Alcohol (also known as ethanol) is a psychoactive substance that induces feelings of euphoria and relaxation in small amounts. Unlike most other psychoactive substances, its use has been largely normalised within Western society. In England especially, where the so-called drinking culture is a widespread phenomenon, we have become accustomed to using alcohol as a means of reducing anxiety in social situations.
However, the link between anxiety and alcohol use is a complex one, and it requires a certain level of insight into its chemical properties and its capacity for potential dependence and addiction in order to try to assess it.
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How Does Alcohol Affect Us?
Alcohol is an inherently contradictory substance. It is classed as a depressant, but the depressant qualities usually only emerge when it is taken in large doses. In small doses, it possesses stimulatory qualities which lead to increased exuberance and sociability. It is for this reason that it has become so popular as a means of reducing social anxiety in group settings. It creates effects such as happiness and relaxation, as well as a lowering of inhibitions. These pleasant effects, however, are usually temporary and are replaced by less pleasant outcomes such as:
- Memory loss
- Increased blood pressure
Alcohol induces these changes by acting as a central nervous system depressant, suppressing activity in your nervous system. It enhances the effect of a specific neurotransmitter called gamma-aminobutyric acid (GABA) which lessens a nerve cell’s ability to transmit information to other nerve cells. This is the reason alcohol produces calming feelings of sedation and lowered anxiety in low doses.
Alcohol certainly relieves anxiety in certain situations. However, alcohol is a substance with a high potential for addiction. This means that prolonged alcohol use can turn into a diagnosable substance disorder. Chasing the anxiety-relieving effects of alcohol can therefore have the reverse effect when you become dependent on alcohol to function. Too much of any good thing is liable to hurt you in some way eventually. It can have proven ramifications on both your physical and mental health.
The more that we drink over a prolonged period of time, the more we need to achieve the same feelings of relaxation. This can also lead to the appearance of a dangerous alcohol use disorder, wherein we feel anxious when we do not have alcohol and wake up with anxiety as a result of cripping hangovers and tattered memories of shame from the night before.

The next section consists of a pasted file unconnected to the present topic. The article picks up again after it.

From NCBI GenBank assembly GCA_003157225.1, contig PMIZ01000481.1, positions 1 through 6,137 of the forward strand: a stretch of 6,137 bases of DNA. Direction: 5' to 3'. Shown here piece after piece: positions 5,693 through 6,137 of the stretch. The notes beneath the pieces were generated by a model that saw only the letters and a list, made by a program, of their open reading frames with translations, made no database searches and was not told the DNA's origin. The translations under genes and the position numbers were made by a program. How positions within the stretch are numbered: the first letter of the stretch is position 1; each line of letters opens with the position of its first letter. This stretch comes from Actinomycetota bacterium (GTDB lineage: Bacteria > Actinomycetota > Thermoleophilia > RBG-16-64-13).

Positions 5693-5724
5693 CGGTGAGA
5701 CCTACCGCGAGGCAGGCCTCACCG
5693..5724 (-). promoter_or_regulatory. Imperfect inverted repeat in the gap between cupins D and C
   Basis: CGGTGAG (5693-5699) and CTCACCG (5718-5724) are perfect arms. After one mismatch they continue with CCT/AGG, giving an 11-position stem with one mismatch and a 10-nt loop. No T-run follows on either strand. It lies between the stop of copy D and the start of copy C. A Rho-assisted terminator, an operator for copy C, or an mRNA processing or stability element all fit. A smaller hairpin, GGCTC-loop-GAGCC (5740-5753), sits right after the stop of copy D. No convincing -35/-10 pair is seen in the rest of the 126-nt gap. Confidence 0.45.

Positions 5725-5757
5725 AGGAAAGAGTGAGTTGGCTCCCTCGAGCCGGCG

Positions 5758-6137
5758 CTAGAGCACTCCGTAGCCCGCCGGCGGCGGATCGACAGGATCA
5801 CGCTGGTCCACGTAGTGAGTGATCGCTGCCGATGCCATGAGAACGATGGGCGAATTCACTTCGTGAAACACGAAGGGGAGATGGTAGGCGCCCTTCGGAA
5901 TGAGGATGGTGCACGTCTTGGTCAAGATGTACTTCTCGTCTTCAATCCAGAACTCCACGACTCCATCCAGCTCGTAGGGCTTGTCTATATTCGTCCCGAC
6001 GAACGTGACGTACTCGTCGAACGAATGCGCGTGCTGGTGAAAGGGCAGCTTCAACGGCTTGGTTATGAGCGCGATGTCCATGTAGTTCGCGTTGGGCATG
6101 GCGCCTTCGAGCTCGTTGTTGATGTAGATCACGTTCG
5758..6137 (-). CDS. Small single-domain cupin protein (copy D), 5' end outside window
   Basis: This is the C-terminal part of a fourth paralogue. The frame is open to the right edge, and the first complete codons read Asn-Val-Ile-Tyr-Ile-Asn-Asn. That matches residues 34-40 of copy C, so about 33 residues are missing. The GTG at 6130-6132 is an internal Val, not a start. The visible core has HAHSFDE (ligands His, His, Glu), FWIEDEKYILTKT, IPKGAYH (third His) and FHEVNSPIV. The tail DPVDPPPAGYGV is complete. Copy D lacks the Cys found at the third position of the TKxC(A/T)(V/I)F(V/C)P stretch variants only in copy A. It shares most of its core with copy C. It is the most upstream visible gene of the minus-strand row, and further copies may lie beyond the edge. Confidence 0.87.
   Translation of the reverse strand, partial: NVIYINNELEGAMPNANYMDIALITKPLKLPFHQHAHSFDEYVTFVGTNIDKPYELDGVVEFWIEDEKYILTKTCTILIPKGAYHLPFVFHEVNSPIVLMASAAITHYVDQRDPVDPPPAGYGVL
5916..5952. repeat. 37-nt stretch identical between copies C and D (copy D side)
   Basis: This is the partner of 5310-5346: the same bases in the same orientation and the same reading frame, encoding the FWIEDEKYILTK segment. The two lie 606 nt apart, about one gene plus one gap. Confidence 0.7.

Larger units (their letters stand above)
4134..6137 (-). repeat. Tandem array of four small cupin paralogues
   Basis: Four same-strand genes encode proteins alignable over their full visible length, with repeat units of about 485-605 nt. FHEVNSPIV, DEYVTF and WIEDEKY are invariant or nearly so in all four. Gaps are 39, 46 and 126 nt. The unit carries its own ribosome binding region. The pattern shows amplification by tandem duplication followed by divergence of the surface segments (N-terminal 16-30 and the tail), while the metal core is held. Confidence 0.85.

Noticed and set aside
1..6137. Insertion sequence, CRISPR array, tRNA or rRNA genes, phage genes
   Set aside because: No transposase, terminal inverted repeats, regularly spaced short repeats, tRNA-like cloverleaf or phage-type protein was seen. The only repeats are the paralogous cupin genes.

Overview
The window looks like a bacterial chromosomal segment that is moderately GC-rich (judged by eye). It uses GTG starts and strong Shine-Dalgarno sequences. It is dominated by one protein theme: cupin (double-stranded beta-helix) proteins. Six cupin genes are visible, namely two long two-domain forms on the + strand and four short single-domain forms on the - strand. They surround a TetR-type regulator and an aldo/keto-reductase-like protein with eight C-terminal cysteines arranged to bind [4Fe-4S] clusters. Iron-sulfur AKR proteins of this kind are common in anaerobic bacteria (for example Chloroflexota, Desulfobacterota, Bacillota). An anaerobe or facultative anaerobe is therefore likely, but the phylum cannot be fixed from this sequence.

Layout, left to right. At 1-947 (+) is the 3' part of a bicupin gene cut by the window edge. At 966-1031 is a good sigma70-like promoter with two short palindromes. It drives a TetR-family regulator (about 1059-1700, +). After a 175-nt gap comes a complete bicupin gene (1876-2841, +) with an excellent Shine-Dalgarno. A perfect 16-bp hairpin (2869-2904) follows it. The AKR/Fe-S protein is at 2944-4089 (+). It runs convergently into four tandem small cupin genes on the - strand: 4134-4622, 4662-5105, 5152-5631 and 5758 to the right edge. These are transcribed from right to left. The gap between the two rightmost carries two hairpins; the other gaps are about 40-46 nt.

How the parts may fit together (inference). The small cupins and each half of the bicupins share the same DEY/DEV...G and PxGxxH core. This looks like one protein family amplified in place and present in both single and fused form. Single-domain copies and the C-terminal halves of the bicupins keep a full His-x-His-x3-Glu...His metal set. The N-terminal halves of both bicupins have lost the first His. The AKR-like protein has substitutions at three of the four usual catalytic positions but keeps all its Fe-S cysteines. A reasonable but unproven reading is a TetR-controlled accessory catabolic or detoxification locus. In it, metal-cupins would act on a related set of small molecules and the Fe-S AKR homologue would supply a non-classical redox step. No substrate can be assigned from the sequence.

How Alcohol Can Cause Anxiety
An overreliance on alcohol can lead to impaired function of your GABA receptors. When you suddenly stop drinking, your brain is unable to cope by itself, and withdrawal symptoms kick in. Suddenly the pleasant relief you once got from alcohol turns into anxiety and stress as you start to uncontrollably crave alcohol.
It is at this point that most people start to realise that, despite the normalisation of alcohol within the UK, it can have rampant damaging effects on our psyche. The links between alcohol use and mental disorders such as depression are well established, and it is certainly a contributory factor when it comes to the outbreak of anxiety attacks in people with alcohol use disorders. The fact that depression is also known to cause anxiety attacks by itself should be taken into account as another reason to avoid excessive alcohol use. The subsequent withdrawal symptoms that emerge as a result of this including sweating, shaking, seizures, and hallucinations. They are highly unpleasant and only add to this developing anxiety that prolonged alcohol use causes. As we can see, the relationship between alcohol and anxiety is a complicated one and can lead to a vicious cycle of abuse.
Even as we chase short-term effects, we should keep in mind that cutting down alcohol use to recommended amounts (two drinks a day for men and one drink a day for women) can lead to a number of anxiety-relieving consequences such as:
- Improved sleep
- Increased energy
- Improved digestion
- Increased focus
- Decreased likelihood of depression.
Even though it can be pleasurable to relax at the end of a long day with a cold beer, and it can certainly feel pleasant, it does not mean that it is an effective long-term strategy in dealing with anxiety caused by the pressures of day-to-day life. As a mood-regulating regime, it simply does not work. The general medical advice when dealing with anxiety is to specifically avoid drinking, as it will only exacerbate your symptoms.
There have been a variety of research conducted in order to study this very relationship. One particular study investigated whether there was a difference in predicted anxiety levels between people who were given alcohol and those who were given a placebo. It was conclusively found that people who did not reduce their alcohol intake by the end of the study were much more likely to have increased anxiety levels, whereas those who did reduce their daily alcohol reported decreased anxiety and overall improved general mental health states.
As we can see, despite alcohol’s outwardly anxiety-relieving effects, it is not as simple as that. When prolonged alcohol use turns into dependency, it always produces the opposite effect, sending people into a spiral of anxiety and stress as they struggle to cope with their bodies’ adjusting to living without the alcohol that it now craves.